This just came to mind to me earlier today, but of course the Public Safety committee would pass ab 588! There the public safety committee duh! Hopefully the next ones will see the reality of how unfair and problematic this bill would be if passed.

  11. KC

    A heartfelt THANK YOU to all of you who stood before the committee on behalf of hundreds who remain voiceless. Thank you Janice for representing those who are marginalized for the sake of political posturing by elected officials.

    I appreciate the posting of the video and the audio.

  12. JO

    Like Mark, from the shadows to the light, I am one I did what one can do; I was scared to stand up and speak up, but I had already showed up, I must complete the mission then I remembered something I’ve learned a while ago “courage was not the absence of fear, but the triumph over it. The brave man is not he who does not feel afraid, but He who conquers that fear” Nelson Mandela. thank you Janice and Company for helping me in conquering my fear, and I invite anyone that have not experienced the empowerment that fills your veins from speaking in your own behalf before the very body of individuals that have denied me of my rights;
    I have a voice and they heard it most importantly I heard it. Thanks team.

  13. TG

    I’m not sure if it’s relevant, but I have noticed that the author is not yet boasting about AB 588 passing the Public Safety Committee on her website, her Facebook page or her Twitter account. Could that be because she is unsure of its chances?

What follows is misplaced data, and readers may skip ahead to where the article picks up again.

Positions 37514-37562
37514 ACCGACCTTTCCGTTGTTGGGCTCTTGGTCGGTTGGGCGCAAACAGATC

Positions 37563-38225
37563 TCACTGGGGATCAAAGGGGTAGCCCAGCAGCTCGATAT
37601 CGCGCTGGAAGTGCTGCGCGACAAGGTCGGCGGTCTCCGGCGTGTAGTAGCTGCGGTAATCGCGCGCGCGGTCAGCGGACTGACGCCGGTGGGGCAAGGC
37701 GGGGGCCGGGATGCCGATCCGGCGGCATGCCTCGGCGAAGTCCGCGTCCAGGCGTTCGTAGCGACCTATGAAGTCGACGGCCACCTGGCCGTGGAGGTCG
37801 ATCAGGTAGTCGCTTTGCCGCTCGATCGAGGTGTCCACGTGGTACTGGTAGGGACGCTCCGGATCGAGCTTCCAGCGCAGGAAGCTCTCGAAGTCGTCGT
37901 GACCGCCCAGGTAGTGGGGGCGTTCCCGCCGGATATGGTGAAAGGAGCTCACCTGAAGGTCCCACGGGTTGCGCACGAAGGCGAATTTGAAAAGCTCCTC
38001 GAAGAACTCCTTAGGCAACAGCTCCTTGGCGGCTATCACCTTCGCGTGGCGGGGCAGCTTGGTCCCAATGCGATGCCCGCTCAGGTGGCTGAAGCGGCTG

Just being hopeful…

  14. a mom

    I also showed up and spoke up! I was not sure if I could pull it off but as soon as I got up to the microphone I looked right at them. I felt I was speaking for the so many that weren’t there or couldn’t be there. They were looking at each and every one of us walking up and speaking up. I also felt that rush when they called people in opposition to the bill and the whole side of the room filled with a long line of registrants, family members, and even some from other organizations I didn’t know anything about. It truly is a powerful experience! I urge anyone who can make it to the 25th hearing to show up for themselves and see how it feels to cause change!
    Thanks so much for everyone who showed up. Thanks to Janice, assembly committee member Quirk, representative from ACLU.

  15. JCrsn

    I’m re-posting here for those who might miss it:

    Quirk-Silva is doing anything she can do try to get some kind of punishing legislation towards sex-offenders on her resume.
    She’s narrowing on 647.6(a) if a misdemeanor.
    Should this heinous bill go through to the Governor those affected should file for an injunction. I would absolutely join a group of plaintiffs to fight this.
    I’ve talked to Janice about it already, it’s something that can be done and it’s something we may have to seriously consider.

  16. JCrsn

    AB 558 is scheduled to be heard by the Assembly Appropriations board this WEDNESDAY, May 10th!
    We can only hope the board sees that this bill will help no one, will only hurt the extended families of registrants, will make rehabilitation harder for registrants, and its only purpose is to pad Quirk-Silva’s political resume.
    Quirk-Silva has absolutely no real concern for the public good. It’s all about her career advancement through any means possible.